Whenever I look at this photograph of my grandparents, I want to ask them what they are thinking. What drove you and your family to leave your home and travel to an unknown country, with a foreign language you had never even heard spoken before? Was it the tyranny? Was it the poverty? Or was it more? What are your dreams? What trials have you overcome to get this far? There are just so many things I would like to know. There is, however, one thing I do know. I owe a great debt to my gido — grandfather — and baba — grandmother.
They came to Canada as teenagers at the turn of the 20th century. They had grown up in the same village in what is now western Ukraine, were reacquainted in their new land, and married in 1907. Together they overcame the hardships of pioneer life and brought 16 children into this world. Having travelled halfway around the globe, they spent the rest of their lives living on the homestead they first settled. They never became famous and were known only to family and friends.
However, to me, their lives were most remarkable. The picture shows them in front of their first house, taken perhaps six years after they were married. In that short time, they cleared land, built a home and had their first two daughters — standing on the right. Food was scarce. They often depended on nature to supplement their diet. Rabbits, wild berries, partridges and prairie chickens were all essential to keep the family from starving. Money was scarce, but necessary to purchase such things as plows and oxen. With no paid work available nearby, Gido would spend summer months working on the railway, as far away as Banff.
In spite of the hardships of pioneer life, Gido realized life was more than just survival. His determination and enthusiasm for his new country led him to learn English quickly. He took an active part in establishing a school for the district and served as school trustee and chair for several years. Later, three of his children would become teachers. He instilled his children with pride in their country. Two of his sons served in the Second World War and one received the Distinguished Flying Medal. Along with a number of others, in 1911 he paid a precious $5 to purchase land for a community cemetery. Always willing to help those who had even less than they did, the cemetery sponsors also committed to burying any “poor man who didn’t belong to the cemetery group.” Similarly, no stranger was ever turned away from my grandparents’ home without being fed. That’s just the way it was. Mind you, if no stranger ever went away hungry, family and friends could expect a feast.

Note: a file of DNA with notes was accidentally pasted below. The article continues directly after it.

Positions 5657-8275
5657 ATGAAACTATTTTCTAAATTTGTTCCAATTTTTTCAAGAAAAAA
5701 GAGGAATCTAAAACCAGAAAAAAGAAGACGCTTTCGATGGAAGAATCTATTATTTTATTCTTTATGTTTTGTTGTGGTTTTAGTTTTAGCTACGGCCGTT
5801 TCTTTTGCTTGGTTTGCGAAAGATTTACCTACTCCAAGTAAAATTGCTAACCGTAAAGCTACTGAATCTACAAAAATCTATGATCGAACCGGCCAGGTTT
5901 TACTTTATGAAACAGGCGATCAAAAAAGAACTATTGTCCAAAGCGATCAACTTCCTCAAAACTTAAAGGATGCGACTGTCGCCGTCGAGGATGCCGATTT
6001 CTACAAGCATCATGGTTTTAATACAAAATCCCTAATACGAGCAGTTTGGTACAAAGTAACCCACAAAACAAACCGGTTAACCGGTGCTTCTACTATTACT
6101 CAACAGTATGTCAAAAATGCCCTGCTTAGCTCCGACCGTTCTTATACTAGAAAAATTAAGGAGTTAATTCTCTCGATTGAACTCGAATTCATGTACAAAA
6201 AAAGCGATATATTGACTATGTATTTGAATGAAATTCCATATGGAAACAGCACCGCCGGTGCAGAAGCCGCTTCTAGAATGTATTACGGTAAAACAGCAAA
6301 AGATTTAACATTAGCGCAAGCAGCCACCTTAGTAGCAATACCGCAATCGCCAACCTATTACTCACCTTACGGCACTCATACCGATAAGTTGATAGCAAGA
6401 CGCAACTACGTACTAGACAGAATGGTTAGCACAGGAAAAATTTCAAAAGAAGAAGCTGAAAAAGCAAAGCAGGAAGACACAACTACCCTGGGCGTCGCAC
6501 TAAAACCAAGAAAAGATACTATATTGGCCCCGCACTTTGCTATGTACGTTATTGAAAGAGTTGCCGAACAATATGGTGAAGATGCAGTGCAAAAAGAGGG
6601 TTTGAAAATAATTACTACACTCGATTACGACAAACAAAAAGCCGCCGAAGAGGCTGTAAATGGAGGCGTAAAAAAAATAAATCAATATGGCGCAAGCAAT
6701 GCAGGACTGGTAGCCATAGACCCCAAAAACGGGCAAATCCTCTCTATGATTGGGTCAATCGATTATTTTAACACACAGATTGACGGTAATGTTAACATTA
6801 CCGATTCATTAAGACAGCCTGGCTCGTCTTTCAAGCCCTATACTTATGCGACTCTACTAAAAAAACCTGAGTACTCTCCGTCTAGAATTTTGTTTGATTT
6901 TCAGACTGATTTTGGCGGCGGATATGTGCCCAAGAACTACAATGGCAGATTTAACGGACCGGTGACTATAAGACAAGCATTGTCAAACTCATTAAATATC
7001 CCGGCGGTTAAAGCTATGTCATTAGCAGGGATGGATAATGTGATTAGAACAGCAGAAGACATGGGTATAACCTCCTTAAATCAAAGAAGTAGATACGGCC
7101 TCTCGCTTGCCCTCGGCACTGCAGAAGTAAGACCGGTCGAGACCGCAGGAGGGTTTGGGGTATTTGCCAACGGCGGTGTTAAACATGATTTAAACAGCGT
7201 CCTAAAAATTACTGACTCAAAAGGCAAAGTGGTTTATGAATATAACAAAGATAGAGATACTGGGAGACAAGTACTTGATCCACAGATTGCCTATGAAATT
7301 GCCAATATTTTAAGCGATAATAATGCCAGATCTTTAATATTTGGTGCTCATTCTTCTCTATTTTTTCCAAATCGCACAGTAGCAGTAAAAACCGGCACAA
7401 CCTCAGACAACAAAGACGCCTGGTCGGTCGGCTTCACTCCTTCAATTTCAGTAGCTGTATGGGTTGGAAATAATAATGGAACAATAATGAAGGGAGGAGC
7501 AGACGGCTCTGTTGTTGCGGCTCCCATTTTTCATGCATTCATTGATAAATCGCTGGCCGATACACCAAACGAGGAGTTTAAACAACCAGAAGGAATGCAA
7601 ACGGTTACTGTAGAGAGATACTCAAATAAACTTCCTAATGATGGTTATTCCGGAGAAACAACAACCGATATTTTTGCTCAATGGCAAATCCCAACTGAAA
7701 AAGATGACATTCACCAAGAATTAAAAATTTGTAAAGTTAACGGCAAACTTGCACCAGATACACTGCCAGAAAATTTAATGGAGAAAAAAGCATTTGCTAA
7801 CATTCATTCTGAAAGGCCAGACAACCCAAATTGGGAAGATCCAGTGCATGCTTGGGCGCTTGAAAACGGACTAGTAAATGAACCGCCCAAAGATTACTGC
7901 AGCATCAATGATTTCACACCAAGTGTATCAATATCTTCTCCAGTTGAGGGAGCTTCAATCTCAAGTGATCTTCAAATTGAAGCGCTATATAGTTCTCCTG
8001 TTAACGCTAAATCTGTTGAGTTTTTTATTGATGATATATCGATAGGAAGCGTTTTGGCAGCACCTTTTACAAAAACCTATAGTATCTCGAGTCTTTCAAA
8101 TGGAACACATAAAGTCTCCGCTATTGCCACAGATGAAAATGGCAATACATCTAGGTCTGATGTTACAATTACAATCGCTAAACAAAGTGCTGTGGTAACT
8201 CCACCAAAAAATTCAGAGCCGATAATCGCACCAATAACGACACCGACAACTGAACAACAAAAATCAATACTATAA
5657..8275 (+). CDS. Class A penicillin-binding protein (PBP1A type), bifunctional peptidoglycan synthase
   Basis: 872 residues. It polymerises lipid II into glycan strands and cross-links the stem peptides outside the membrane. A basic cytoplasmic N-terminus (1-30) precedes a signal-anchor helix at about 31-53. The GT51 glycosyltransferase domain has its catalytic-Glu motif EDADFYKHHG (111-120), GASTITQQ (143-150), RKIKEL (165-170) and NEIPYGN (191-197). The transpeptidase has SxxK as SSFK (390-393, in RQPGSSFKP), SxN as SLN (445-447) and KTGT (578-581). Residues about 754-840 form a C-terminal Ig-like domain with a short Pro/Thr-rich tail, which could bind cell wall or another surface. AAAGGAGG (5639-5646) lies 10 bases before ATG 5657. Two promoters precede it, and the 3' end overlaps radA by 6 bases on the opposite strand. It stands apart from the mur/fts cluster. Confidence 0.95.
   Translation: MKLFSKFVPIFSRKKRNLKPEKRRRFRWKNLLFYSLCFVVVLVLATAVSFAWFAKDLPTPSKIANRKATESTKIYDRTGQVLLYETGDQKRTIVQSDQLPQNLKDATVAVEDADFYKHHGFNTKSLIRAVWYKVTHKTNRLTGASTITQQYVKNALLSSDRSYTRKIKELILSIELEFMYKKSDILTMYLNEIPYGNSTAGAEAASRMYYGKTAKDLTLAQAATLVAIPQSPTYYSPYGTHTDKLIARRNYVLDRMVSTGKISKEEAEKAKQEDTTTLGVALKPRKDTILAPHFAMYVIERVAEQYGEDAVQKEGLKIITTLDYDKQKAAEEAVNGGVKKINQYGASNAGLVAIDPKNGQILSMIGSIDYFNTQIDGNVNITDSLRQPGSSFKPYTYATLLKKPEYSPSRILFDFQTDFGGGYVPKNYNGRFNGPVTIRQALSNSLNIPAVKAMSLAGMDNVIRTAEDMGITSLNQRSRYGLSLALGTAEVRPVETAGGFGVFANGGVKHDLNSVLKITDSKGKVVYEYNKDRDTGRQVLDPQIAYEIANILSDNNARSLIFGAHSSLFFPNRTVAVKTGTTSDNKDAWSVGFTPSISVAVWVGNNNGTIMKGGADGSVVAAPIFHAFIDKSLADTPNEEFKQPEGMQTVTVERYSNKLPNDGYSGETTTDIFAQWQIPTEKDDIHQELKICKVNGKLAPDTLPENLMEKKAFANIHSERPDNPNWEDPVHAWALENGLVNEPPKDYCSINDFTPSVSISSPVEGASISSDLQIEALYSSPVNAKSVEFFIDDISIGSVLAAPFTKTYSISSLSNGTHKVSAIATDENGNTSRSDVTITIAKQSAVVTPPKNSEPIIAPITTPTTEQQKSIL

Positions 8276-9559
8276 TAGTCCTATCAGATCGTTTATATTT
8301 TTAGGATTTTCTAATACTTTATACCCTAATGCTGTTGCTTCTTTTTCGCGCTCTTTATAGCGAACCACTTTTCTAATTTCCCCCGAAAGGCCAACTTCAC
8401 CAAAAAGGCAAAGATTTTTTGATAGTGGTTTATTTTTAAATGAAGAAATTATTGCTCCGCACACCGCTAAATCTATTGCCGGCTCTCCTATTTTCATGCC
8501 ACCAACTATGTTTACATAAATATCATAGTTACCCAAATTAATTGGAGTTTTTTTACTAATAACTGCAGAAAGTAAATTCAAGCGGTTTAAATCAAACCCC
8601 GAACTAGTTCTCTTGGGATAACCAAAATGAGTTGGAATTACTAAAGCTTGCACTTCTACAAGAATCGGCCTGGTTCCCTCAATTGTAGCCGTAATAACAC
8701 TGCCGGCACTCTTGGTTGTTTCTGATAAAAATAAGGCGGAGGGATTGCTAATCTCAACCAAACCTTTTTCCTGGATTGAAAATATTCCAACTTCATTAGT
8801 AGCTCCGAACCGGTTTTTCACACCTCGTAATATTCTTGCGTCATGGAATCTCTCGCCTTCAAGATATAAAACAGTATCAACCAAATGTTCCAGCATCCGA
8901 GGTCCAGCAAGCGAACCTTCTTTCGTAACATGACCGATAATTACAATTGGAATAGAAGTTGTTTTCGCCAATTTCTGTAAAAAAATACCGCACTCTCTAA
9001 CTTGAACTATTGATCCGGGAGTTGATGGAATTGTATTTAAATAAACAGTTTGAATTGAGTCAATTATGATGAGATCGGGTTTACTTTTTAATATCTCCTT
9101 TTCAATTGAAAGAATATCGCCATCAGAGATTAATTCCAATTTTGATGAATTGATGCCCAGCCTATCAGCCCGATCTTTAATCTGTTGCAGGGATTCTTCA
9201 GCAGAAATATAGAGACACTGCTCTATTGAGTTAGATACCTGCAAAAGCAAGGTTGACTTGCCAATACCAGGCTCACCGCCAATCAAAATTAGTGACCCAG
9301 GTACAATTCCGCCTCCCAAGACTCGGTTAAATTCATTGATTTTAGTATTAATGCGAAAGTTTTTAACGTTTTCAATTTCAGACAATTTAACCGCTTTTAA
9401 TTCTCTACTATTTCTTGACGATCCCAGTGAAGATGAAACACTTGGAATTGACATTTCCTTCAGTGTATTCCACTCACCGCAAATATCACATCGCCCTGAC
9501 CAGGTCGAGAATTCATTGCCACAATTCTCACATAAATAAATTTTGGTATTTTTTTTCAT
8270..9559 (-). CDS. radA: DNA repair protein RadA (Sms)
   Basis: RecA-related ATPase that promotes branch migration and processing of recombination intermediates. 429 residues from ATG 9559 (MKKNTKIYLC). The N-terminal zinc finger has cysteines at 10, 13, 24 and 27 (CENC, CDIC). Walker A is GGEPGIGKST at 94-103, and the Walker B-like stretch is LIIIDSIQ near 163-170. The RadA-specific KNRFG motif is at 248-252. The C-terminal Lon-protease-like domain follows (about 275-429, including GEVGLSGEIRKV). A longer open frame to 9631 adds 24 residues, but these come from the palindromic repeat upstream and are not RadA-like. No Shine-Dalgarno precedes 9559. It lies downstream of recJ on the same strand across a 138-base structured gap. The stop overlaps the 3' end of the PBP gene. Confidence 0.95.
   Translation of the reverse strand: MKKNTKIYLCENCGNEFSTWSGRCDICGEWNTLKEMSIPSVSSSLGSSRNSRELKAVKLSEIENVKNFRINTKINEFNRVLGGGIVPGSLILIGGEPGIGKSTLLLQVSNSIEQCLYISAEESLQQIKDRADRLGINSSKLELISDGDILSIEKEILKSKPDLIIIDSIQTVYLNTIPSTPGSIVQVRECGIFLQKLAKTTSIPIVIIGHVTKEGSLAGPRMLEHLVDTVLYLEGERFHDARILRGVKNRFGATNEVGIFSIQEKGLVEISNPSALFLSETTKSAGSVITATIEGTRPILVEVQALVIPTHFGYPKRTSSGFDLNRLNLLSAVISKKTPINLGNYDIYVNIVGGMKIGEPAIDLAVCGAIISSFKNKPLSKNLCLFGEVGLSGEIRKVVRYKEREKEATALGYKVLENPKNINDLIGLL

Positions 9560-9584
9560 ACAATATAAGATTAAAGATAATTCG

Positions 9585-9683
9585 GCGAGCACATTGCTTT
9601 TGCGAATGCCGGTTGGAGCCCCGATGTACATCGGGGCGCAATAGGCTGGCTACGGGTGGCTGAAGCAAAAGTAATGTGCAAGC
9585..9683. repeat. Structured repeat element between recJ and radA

This story cannot be complete without mentioning Klemko, my great-great grandfather. Although well over 70, he joined the family when they emigrated to Canada. A skilled builder and craftsman, he did much of the construction for the farmstead, including the house in the photo. He carved cradles for the new babies. He could also work stone and used native granite to make grindstones to mill grain from the first crops.
Why am I in their debt? For the same reason most of us owe a debt to our ancestors. They worked hard to create better lives, not only for themselves, but for their children. Of that I am certain. More than that, however, they retained and cherished those things of their past lives which were truly important. The region east and south of Edmonton, for hundreds of miles, is dotted with the onion-shaped domes of Ukrainian churches. Those pioneers had faith so strong, they often built primitive churches even before their own homes were completed. Sometimes they would build a church with no certainty of when, or even if, a priest would come to celebrate a divine liturgy in it.
My Gido is a relatively young man in this picture, perhaps 30 years old. Wearing a Canadian-style suit, he stands proud and upright. By the time I knew him, however, the years of unbelievably hard labour, cold, and hunger had taken their toll. He walked with a limp and his hands were gnarled. Yet he managed to find strength to give his grandson a bouncy ride on his knee. When we were leaving after a weekend visit, he would always dig into his change purse so we could buy ice cream on the drive home.
None of us are able to see the future; some would say mercifully. So what were you thinking, Gido? What were your hopes for your children? Did you even have time to think about grandchildren? If you did, what sort of world did you want for them?
Whatever your thoughts may have been, I do know this. You worked hard all your life, you kept your faith close, and somehow I am the beneficiary of that. I am indeed in your debt.
Vichnaya pamyat. Eternal memory.
Kostyniuk, who lives in Edmonton, has a bachelor of theology from Newman and is a freelance writer. He and his wife Bev have been married for 37 years and have eight grandchildren.